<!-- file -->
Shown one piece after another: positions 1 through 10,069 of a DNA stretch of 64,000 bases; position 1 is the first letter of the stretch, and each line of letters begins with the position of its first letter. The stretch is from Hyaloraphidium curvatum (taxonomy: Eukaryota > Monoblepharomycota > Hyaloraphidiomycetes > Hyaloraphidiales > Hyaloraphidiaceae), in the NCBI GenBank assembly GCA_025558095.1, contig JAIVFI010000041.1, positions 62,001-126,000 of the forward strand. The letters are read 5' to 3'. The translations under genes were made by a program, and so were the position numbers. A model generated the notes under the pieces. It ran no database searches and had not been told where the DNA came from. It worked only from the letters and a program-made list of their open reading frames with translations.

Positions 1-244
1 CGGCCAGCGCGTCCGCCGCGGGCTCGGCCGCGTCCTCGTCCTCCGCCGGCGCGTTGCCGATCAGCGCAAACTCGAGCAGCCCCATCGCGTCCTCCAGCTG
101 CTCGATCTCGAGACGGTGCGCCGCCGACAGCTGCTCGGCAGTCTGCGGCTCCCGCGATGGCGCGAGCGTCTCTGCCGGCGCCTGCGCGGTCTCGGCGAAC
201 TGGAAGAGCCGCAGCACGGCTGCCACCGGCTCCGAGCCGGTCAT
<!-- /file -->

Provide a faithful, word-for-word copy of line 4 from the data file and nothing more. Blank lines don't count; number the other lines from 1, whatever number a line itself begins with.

101 CTCGATCTCGAGACGGTGCGCCGCCGACAGCTGCTCGGCAGTCTGCGGCTCCCGCGATGGCGCGAGCGTCTCTGCCGGCGCCTGCGCGGTCTCGGCGAAC